Gabby Petito's tattoos used to identify her, decomposed body may delay cause of death

Petito's tattoos were used to identify her as experts warn decomposition might make it hard to find how she died

                            Gabby Petito's tattoos used to identify her, decomposed body may delay cause of death
Gabby Petito's heavily decomposed body proved difficult to identify (Instagram/gabspetito)

Gabby Petito's disappearance shook the country and when the police department found her body in Wyoming, our hearts broke. Now, police have made the latest revelation, stating that Petito's tattoos helped in identifying her as experts warn decomposition might make it hard to find how she died.

Although the initial findings were that the vlogger died as a result of homicide, full details are expected to be revealed by the final autopsy results. Earlier this week the body that was found in Wyoming, was confirmed to be that of the beloved vlogger. Former New York Chief Medical Examiner Michael Baden said that the FBI may also have a cause of death if signs of trauma are "obvious," such as a gunshot wound. The autopsy results are expected to reveal the cause and time of death, whether the person died at the location where remains were discovered, and a DNA match.


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"Most people want to hear about DNA," he said before adding that the 22-year-old's tattoos would have been a telltale sign. Teton County Coroner Dr. Brent Blue said that Petito's official cause of death is still pending final autopsy results but that the initial manner of death is homicide. But an expert says it is highly unlikely an autopsy will provide quick answers in determining Gabby's time and cause of death.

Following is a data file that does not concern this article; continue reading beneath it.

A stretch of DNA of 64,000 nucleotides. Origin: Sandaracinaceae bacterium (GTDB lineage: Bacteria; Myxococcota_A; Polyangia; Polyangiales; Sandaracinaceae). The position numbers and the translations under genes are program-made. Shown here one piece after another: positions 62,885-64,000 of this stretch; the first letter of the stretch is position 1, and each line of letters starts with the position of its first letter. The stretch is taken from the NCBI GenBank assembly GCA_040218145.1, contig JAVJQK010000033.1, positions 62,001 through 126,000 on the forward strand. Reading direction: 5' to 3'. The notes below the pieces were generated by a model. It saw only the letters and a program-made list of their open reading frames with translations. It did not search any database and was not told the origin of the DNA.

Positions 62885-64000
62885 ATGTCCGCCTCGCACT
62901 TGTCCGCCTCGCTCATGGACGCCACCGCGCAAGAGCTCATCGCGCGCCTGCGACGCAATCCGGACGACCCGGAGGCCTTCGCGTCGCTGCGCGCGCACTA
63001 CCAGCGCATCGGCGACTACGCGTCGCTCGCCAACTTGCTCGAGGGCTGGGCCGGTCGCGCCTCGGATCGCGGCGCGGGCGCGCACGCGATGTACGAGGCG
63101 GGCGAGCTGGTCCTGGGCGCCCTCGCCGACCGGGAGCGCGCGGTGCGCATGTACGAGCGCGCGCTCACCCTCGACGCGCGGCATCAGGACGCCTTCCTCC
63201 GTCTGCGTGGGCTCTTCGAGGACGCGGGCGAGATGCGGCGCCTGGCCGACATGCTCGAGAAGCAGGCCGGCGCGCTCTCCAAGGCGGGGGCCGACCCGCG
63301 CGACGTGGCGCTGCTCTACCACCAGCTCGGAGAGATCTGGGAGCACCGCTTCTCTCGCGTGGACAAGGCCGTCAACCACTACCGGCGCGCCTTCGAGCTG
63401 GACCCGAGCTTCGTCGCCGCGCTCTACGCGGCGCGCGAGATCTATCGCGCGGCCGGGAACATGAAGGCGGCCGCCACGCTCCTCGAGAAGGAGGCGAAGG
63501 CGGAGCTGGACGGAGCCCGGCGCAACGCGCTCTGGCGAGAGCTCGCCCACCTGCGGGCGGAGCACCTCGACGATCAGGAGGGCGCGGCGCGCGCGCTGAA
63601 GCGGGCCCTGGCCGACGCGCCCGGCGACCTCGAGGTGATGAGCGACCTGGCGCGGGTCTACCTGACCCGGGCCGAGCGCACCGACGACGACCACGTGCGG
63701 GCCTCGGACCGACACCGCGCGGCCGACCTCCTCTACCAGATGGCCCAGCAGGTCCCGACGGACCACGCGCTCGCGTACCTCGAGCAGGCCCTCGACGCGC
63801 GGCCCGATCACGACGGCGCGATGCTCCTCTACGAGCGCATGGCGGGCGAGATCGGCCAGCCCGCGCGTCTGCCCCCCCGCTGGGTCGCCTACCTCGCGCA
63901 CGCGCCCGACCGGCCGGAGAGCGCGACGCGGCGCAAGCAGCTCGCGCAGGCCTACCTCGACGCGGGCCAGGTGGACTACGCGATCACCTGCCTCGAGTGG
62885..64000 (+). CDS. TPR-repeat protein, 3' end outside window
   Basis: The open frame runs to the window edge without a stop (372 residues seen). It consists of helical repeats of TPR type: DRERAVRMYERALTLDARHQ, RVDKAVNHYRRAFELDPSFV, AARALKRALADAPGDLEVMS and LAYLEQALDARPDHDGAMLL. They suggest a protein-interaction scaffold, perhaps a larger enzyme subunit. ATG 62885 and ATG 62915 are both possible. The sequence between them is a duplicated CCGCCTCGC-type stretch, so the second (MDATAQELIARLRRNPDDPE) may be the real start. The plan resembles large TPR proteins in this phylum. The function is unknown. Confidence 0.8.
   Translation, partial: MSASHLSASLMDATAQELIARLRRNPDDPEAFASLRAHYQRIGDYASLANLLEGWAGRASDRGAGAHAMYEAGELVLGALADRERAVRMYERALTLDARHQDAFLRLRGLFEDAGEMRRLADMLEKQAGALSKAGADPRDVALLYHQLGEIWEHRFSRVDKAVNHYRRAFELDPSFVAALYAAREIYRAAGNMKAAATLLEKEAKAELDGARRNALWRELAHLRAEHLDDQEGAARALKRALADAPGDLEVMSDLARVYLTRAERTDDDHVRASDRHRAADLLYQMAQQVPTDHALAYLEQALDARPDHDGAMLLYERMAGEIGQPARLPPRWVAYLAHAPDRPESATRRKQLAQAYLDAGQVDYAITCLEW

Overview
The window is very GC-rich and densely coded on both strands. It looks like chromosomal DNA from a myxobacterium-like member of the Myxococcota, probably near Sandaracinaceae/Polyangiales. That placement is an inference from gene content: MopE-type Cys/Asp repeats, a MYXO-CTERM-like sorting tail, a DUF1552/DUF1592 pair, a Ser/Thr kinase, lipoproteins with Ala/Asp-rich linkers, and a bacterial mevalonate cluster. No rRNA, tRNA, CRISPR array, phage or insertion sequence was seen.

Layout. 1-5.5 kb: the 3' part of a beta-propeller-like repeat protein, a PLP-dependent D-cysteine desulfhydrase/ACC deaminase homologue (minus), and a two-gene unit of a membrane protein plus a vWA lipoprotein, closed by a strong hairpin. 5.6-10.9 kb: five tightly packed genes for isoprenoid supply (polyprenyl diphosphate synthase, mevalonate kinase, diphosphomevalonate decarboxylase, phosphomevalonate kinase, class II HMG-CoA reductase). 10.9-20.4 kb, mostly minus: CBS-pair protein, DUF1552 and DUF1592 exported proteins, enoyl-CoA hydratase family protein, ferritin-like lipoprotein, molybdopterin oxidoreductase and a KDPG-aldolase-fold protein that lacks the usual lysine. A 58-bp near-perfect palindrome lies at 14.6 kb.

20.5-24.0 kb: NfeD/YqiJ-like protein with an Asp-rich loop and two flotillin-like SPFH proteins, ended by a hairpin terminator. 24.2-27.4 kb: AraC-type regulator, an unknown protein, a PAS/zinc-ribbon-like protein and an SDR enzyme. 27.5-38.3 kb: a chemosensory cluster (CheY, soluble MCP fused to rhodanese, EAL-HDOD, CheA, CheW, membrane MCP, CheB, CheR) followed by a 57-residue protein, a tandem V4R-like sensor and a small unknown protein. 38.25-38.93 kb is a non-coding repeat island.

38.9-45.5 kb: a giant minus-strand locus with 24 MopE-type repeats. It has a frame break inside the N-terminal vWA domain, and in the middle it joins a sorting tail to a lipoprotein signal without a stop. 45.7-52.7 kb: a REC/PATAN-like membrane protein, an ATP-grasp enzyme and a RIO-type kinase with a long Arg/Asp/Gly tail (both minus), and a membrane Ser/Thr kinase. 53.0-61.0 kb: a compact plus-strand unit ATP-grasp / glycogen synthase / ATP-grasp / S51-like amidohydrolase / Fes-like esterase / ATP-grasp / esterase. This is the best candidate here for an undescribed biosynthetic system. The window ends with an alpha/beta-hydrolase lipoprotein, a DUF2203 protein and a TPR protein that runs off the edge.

Gabby Petito's tattoos (Instagram/gabspetito)

Speaking to Fox & Friends First, forensic pathologist Dr Priya Banerjee said: "You just never know what can be found with further testing. Then even with decomposition, sometimes the bugs found on the body and other tissue changes can even tell you help you along the lines for dating -bugs, soil elements that can actually, if a forensic entomologist gets involved, they can work backward to try to deduce a better timeline for when she was killed."

It comes as her fiance Brian Laundrie remains missing. The pair were on a cross-country road trip back in July. Petito was reported missing earlier this month after Laundrie returned home without her. Authorities found her body in Grand Teton National Park on September 19 while Laundrie vanished and is being hunted by cops.

Petito had wanted to become a travel influencer and more specifically, a van-lifer willing to document her travels around the country on Instagram, TikTok, and other social media platforms, often using the hashtag #vanlife. According to Slate, some of the van-lifers tried to solve the case by applying their particular knowledge of the nomadic van lifestyle. Tiktoker Nikita Crump, a 30-year-old van-lifer of two years told Slate, “Before her body was found, we were all sharing maps of where her destinations were, where she was planning on going. We were sharing where her tattoos are.” They hoped that “because we’re more a part of that community, because our followers are more into hiking, maybe they’re over there, [and] we could be more involved and have more of an effect.”

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